The name Mwangi (pronounced MWAN-gi) is given to a group of related but ultimately different ethnicities which inhabit the west coast of Garund from the desert states of Rahadoum and Thuvia in the north down through the Mwangi Expanse, which bears their name, all the way to the southern reaches of the continent.
The appearance of the Mwangi people mainly depends on which subgroup they belong to. The four main groups are Zenj, Bonuwat, Mauxi, and Bekyar. There are certain generalities that are true of all the varied Mwangi. Their skin is always dark, varying from dusky through grey to coal black skin tones. Their hair is always black though it is worn in a variety of styles. There is no one Mwangi style of clothing as it varies with the tribes and their location.
Though their history varies from tribe to tribe, the Mwangi people share one aspect of their history so old that few can remember its actual nature. The Mwangi are descendants of what must have once been a vast empire. Huge ruins of ancient fortresses and temples still dot the forested interior of the Mwangi Expanse. Little is known of this ancient kingdom, and the modern Mwangi avoid these ancient ruins as they feel some strange pull from them. The Bekyar people in particular are known for their fear of these ancient sites. The oldest of these ruins is the city of Mzali, where a mummified king of this ancient civilization, Walkena, has returned to life and wants to reclaim the lost empire's former glory.
There is no single, united Mwangi culture. Each of their many subcultures has its own set of beliefs and traditions. Most prefer inter-linked tribal structures, though the Mauxi people of Thuvia do not.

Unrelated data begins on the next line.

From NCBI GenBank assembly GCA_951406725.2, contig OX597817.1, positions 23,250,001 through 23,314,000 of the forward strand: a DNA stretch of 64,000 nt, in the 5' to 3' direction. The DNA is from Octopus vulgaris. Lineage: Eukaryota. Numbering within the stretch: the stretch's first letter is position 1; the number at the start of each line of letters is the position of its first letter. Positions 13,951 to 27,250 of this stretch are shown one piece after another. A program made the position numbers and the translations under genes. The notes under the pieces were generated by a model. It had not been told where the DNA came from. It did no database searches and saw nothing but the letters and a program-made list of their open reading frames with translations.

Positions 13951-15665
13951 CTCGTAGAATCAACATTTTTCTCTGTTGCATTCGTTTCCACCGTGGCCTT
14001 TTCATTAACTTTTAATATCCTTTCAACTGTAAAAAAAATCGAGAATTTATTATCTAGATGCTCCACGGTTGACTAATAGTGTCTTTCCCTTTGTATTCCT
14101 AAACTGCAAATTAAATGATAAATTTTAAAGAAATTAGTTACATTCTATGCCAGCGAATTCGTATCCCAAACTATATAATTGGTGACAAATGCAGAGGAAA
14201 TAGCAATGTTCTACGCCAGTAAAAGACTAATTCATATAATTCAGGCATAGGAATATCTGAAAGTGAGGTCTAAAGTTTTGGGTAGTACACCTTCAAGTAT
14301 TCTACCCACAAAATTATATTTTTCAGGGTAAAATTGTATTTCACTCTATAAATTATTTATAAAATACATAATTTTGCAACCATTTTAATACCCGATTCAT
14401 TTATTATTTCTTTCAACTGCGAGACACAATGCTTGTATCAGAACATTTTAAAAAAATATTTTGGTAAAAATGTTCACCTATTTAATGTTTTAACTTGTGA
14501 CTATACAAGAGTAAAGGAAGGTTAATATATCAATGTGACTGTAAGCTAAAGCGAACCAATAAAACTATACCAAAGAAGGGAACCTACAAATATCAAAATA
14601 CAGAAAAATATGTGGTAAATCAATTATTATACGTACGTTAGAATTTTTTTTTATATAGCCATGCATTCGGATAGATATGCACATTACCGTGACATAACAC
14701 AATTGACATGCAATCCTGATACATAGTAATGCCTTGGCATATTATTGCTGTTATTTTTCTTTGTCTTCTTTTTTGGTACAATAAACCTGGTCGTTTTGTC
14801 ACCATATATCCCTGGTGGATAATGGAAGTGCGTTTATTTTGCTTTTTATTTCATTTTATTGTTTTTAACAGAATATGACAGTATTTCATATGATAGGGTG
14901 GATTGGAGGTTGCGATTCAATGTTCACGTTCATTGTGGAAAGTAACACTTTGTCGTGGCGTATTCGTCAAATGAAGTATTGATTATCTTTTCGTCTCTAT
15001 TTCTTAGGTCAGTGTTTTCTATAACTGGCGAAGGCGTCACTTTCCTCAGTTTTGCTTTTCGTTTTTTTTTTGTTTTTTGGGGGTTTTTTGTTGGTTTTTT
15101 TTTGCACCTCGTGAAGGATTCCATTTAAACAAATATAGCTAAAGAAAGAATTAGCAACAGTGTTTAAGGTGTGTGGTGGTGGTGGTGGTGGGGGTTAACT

Opinions are divided as to whether the Caldaru and Lergeni of the Mwangi Expanse are related to any of the other groups, separate sub-groups in their own right, or not actually part of the Mwangi peoples.
The Zenj are believed to be the most common of the Mwangi, living in hundreds of small tribes in the jungles and savannas of the Mwangi Expanse. Some of the tribes live in villages alongside the region's many rivers while others are nomadic herders who graze their cattle or goats in the Expanse's grasslands and hills. Jungle tribes tend to be patriarchal, while savanna tribes lean toward matriarchy. The two types are on friendly terms but avoid intermarriage.
The Zenj are below average height, with slender, muscular frames and wiry black hair. Their simple clothing is made from animal hides or plant fibers. Many Zenj follow an ancient tradition of shamanism.
The Bonuwat are seafarers, and as such are often the group most encountered by the outside world. The Mwangi found in ports such as Bloodcove or the Shackles tend to be Bonuwat. They are excellent fishermen and sailors. They worship a janiform version of Gozreh and Desna which they call Shimye-Magalla. Bonuwat are of average height, with wide mouths and swarthy or dusky skin. Their hair is often straight, and they favor colorful, exotic clothing such as vests and baggy pantaloons.
The Mauxi are native to Thuvia and speak Osiriani as well as Polyglot. The ruling caste of Thuvia includes some Mauxi. They are withdrawn and taciturn; most deny any connection to the other Mwangi groups, but some of the younger Mauxi hearken back to their tribal ancestry and copy the dress of other Mwangi groups. Mauxi are tall, with straight hair and ashen skin.
Least known of the four major subgroups, the Bekyar live in southern Garund, from Desolation Cape to Sargava, and are prominent slavers and traders. Bekyar are extremely tall, many reaching seven feet in height. Their skin varies in color from dark brown to black, and they wear their wiry hair long, often in elaborate coifs.
- ↑ Erik Mona et al. (2008). Campaign Setting, p. 247. Paizo Publishing, LLC. ISBN 978-1-60125-112-1
- ↑ 2.0 2.1 2.2 Erik Mona et al. (2008). Campaign Setting, p. 28-29. Paizo Publishing, LLC. ISBN 978-1-60125-112-1
- ↑ David N. Ross, David Schwartz, and Kaitlyn Sprague. (2014). Ranged Tactics Toolbox, p. 5. Paizo Inc. ISBN 978-1-60125-705-5
- ↑ Tim Hitchcock et al. (2010). Heart of the Jungle, p. 12. Paizo Publishing, LLC. ISBN 978-1-60125-247-0